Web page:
BEIRUT: Residents and businesses are counting the cost of a devastating blast that destroyed vast swathes of the city, as relief work continues in the affected areas.
The Aug. 4 explosion in the Port of Beirut killed at least 170 people and injured thousands. More than 80,000 homes have been damaged.
On Sunday people were removing wreckage from the main streets of Beirut’s neighborhoods that were either destroyed or damaged by the explosion. The relief work has focused on clearing out houses, shops and other businesses that are still filled with rubble.
But the repair and restoration work has not yet started as it is waiting on a field survey from engineers’ committees and NGOs.
Residents affected by the blast said they no longer needed food aid, but help to repair their homes before winter. They have replaced windows with nylon coils, or blocked the doors of their damaged homes with wooden panels and temporary locks. Some are staying in their homes despite the damage caused because they have nowhere else to go.
The head of the Lebanese Order of Physicians in Beirut, Sharaf Abu Sharaf, said that 2,000 doctors had been affected, either through direct physical injury or severe damage to their clinics.
There are 13,000 doctors affiliated to the syndicate, and he feared the departure of doctors and nurses from Lebanon, saying: “Some of them have already begun to emigrate.”
Three major hospitals were destroyed by the explosion, while three others were partly damaged. Geitaoui Hospital was one of those that was badly affected and it is the only hospital in Lebanon that specializes in treating burns. It is the first time the hospital has been damaged, as it has survived all the wars in Lebanon since 1975.
Abu Sharaf announced the establishment of a crisis unit, in cooperation with the World Health Organization, the International Committee of the Red Cross and the World Bank, to receive aid after conducting a field study on the damage to doctors and their clinics.
As the dust settled from the destruction of Beirut’s seafront and its surrounding neighborhoods, it also revealed the destruction of thousands of businesses including 1,408 restaurants, clubs, and patisseries in Greater Beirut. According to a national syndicate representing them, some of these places were completely destroyed while others were partly damaged.
The head of the Syndicate of Owners of Restaurants, Cafés, Nightclubs and Pastries in Lebanon, Tony Ramy, estimated the losses at $315 million.
“On the 25th of this month, the syndicate will launch an initiative to obtain regional and international assistance, because the owners of these institutions are unable to repair and renovate their stores,” he told Arab News. “There is a need for fresh dollars, and nobody can secure this liquidity in light of the banking restrictions imposed on depositors and because of the collapse of the local currency against the dollar, in addition to the halt of business and therefore the lack of income.”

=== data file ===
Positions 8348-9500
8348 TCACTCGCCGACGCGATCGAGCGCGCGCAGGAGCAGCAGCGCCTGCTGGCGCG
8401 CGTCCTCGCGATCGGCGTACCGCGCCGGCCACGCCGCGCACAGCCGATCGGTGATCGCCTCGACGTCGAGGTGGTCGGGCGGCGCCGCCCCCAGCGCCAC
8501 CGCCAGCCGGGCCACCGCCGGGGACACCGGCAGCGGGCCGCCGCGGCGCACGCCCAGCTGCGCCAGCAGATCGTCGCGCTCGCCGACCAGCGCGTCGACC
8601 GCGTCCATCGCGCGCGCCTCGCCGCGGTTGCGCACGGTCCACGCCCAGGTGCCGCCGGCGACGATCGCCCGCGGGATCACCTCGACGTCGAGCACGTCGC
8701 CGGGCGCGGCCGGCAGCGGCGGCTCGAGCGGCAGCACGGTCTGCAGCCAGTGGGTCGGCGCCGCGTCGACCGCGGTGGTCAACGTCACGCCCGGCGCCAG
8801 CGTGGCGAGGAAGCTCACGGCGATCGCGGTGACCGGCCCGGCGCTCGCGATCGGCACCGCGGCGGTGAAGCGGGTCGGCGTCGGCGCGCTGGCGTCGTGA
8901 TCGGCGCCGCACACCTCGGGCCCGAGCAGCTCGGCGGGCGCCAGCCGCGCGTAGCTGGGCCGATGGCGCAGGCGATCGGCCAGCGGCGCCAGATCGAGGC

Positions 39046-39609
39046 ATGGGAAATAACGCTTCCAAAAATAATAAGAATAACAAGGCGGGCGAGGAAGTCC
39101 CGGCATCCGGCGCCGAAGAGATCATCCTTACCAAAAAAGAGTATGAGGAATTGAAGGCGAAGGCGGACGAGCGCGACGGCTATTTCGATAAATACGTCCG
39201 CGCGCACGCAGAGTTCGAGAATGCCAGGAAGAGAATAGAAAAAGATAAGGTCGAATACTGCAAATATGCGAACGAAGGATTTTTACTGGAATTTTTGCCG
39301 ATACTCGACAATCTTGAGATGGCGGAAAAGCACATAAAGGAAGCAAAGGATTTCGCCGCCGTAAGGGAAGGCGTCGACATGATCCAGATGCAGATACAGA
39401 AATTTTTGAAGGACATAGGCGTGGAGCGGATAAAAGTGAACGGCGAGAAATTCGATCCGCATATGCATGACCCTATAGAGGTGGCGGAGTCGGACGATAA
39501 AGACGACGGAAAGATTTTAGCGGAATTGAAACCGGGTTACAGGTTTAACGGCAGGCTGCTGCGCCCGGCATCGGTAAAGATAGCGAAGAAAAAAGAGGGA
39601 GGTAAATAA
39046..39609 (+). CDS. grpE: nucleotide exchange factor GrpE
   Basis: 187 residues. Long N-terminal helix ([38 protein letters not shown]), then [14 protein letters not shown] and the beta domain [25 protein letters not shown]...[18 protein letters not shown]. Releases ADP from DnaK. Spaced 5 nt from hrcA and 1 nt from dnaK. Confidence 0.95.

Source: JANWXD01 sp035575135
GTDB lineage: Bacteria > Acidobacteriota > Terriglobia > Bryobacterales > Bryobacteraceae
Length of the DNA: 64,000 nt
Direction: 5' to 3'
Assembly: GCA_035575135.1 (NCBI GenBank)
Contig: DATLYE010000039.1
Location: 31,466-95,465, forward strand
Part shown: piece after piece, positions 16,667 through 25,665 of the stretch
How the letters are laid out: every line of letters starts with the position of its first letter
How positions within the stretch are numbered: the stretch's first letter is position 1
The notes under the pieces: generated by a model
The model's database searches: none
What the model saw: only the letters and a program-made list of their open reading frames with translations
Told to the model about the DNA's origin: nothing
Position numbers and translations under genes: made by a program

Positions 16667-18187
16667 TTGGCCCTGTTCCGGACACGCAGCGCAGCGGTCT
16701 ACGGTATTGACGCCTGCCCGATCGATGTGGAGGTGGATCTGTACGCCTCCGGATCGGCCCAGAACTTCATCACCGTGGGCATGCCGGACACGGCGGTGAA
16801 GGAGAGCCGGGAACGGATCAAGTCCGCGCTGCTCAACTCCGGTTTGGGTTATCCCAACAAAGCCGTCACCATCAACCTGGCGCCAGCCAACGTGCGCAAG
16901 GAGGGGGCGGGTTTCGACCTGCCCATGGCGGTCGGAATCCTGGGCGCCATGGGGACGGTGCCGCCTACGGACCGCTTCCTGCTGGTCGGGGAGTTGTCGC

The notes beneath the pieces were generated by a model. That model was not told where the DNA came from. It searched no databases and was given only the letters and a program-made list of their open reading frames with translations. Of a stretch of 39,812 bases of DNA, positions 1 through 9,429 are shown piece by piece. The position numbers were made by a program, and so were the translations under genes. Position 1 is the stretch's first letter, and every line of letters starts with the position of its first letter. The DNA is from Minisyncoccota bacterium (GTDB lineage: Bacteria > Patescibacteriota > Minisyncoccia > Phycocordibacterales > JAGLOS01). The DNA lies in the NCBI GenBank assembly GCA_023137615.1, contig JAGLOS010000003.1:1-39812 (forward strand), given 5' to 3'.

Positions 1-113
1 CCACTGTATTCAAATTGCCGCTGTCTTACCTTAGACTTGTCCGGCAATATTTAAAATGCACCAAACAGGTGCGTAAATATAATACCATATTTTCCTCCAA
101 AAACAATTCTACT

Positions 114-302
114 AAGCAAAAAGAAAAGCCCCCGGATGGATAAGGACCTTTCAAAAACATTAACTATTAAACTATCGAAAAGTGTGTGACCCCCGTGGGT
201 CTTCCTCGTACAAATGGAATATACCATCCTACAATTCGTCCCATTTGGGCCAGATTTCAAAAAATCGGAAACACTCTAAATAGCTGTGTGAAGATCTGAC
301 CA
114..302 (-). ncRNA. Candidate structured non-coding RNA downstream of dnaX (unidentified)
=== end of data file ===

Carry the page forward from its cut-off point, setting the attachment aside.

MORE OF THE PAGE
The Lebanese Army said that 30 foreign countries have so far provided aid and that dozens of planes were landing daily at Beirut airport. These countries include poorer nations such Bangladesh and Sri Lanka, which send hundreds of their nationals to work in Lebanon.
A top US official described the tragic event of Aug. 4 as a “symptom of the illnesses that lay in Lebanon.”
US Under Secretary of State for Political Affairs David Hale made the remark at the end of a three-day visit to Beirut, reiterating the international community’s calls for a credible and transparent investigation into the explosion’s circumstances.
“These illnesses have lasted for a very long time, and almost everyone in power bears a certain extent of responsibility for them. I am talking about decades of mismanagement, corruption, and the repeated failure of Lebanese leaders to enact meaningful and sustainable reforms.”
He urged political leaders to respond to the demands of the Lebanese people for “good governance, sound economic and financial reform, and an end to the rampant corruption” that had stifled Lebanon’s energy.
“There should be no (financial) bailout for Lebanon,” he added. “America and its international partners will respond to systemic reforms with sustained financial support when they see Lebanese leaders committed to real change in word and deed. But we cannot, and will not, try to dictate any outcome. This is Lebanon’s moment to define a Lebanese – non-foreign – vision for Lebanon. What kind of Lebanon do you have and what kind of Lebanon do you wish for? Only the Lebanese can answer this question.”